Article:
I stumbled across your website and I was wondering if I could trouble you
with a question?
Two years ago, as part of a child custody dispute, mom thought it would help
her win custody if she claimed I sexually assaulted my little girl (then 3
years old). She went as far as to teach my baby to say that I had put my
"pee-pee" in her mouth. After two years of investigations by countless
child protection agencies, police departments, Harvard trained psychologist
and psychiatrist, two medical doctors, and a digital polygraph, it has been
determined that mom has been teaching my daughter to say these things.
The entire time this investigation was going on, the Court prevented me from
having any contact with my daughter. Now that the multitude of
investigations have been completed, the Court is saying that it would be
more harmful to return my daughter to me (a loving father) than to leave her
with her mom. The Court ordered mom not to engage in any further
alienation, but the professionals say it is totally unlikely that this
behavior will stop and that my baby will suffer long-term mental health
problems if this continues.
Will you comment on this? Is my daughter better off staying with mom and
being subjected to this "brain washing" than to be returned to a loving
father? All I want is a normal healthy relationship with my baby. I want
her to grow up to be a normal, healthy adult. If the Court is right and
returning her to me would be harmful to her, I need to know. If the Court
of Appeals orders my daughter returned, is there anything I can do to make
the transition easier for my baby?
Your story is a sad one, and, unfortunately, not uncommon. I am sorry for your suffering.
Many courts presume that a young child will be better off living with mom than with dad, and so do not even go deeply into trying to make a fair assessment of what really would be best for the child. This is, in my view, both a mistake and an abdication of judicial responsibility. In my experience, it seems obvious that an honest and upright father who is concerned only about the wellbeing of his daughter would be better parent for a child than a mother who is willing to lie and present false accusations about child sexual abuse just to win a court case.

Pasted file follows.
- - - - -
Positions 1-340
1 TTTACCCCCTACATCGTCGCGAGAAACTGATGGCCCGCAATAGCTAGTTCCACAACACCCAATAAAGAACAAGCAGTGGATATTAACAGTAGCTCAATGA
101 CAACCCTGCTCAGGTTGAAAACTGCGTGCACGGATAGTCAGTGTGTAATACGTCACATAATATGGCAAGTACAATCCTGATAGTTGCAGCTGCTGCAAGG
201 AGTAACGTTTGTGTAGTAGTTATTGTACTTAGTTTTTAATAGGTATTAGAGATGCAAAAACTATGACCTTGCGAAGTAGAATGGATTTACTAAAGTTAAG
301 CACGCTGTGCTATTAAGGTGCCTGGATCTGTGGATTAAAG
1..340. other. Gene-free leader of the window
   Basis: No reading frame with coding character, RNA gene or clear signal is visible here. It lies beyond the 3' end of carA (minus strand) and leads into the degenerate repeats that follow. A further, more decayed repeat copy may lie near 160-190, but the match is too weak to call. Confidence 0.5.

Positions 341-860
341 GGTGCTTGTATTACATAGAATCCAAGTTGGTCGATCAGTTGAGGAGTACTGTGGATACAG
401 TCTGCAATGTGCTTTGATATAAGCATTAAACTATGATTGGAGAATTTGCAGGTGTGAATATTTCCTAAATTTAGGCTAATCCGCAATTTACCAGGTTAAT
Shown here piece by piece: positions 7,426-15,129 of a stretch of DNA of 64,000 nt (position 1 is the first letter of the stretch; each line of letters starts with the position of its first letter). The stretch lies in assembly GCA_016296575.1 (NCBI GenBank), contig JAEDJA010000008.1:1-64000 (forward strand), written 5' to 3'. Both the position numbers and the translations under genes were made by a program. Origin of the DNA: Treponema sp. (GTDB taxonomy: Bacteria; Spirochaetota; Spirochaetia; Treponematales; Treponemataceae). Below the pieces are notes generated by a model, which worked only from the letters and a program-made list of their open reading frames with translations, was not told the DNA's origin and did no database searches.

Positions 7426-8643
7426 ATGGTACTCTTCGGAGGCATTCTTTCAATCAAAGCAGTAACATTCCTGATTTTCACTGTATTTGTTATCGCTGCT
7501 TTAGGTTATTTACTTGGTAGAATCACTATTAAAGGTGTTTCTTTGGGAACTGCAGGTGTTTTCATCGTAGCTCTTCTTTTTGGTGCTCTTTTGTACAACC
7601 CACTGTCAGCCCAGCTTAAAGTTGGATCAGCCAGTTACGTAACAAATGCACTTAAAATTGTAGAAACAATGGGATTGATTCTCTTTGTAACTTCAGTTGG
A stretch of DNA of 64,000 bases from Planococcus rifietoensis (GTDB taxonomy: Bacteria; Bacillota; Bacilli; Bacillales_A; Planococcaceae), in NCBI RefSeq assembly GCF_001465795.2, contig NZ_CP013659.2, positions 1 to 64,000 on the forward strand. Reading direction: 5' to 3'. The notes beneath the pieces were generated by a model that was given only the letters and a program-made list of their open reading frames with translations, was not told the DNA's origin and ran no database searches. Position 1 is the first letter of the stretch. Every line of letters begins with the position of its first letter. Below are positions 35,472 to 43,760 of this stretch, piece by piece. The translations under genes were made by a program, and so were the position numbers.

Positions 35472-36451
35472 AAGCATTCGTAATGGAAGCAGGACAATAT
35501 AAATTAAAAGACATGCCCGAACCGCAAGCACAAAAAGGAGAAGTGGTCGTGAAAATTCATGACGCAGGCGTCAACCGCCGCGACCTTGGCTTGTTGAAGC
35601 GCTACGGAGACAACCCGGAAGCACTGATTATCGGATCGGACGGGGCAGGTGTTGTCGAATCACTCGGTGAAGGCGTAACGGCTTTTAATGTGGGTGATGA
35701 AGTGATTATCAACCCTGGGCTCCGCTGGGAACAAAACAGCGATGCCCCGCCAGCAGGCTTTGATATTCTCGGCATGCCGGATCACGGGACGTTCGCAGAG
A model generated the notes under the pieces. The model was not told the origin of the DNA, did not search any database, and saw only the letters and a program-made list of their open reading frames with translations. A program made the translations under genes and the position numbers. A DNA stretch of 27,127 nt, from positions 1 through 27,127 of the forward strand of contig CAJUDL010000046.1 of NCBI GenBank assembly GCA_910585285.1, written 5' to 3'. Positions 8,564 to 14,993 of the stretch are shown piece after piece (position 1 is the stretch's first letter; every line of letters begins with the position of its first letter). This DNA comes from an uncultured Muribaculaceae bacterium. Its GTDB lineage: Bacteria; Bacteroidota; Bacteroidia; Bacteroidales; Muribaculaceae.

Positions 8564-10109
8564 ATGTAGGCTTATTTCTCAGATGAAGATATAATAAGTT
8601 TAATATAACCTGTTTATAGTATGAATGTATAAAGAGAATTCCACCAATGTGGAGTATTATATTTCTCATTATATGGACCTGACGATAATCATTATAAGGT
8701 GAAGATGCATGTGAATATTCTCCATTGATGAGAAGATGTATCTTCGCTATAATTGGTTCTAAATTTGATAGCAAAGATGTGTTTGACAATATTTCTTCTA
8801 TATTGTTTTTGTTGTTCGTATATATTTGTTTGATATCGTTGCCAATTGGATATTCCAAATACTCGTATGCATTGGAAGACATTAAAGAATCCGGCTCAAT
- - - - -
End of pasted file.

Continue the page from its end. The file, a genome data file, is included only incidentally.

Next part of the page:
Sadly, no matter how this case is decided on appeal, your child will end up the loser. If the court does not reverse this decision, your daughter will remain living with her mother, who, as you correctly say, will probably continue to lie about you. If the decision is reversed (which in my opinion, based on what you have written, would be correct), your daughter will suffer the trauma of being taken away from her mother.
If the court of appeals affirms the decision of the family court, try not to despair. Although your daughter probably will continue to be misinformed about you, the time will come for a reconciliation with her. Sooner or later, she will want to know you and then, when she is older, you will be able to tell her your truth. You will have to be patient, and just try to love your little girl whenever you do get to be with her.
If the decision is reversed, and your daughter returned to your custody, I would suggest that you meet with a psychotherapist who specializes in child and family therapy to get personalized help in how best to mitigate the damage to your child. One tip in general: no matter how badly you have been treated by your ex, please continue to speak well of her when you are in the presence of your daughter, even if you think that your little girl is not listening. It is more important for a young child to feel that her world is solid, and her caregivers capable, than to get the "truth."
I feel your pain, and I am sorry that I cannot offer more.
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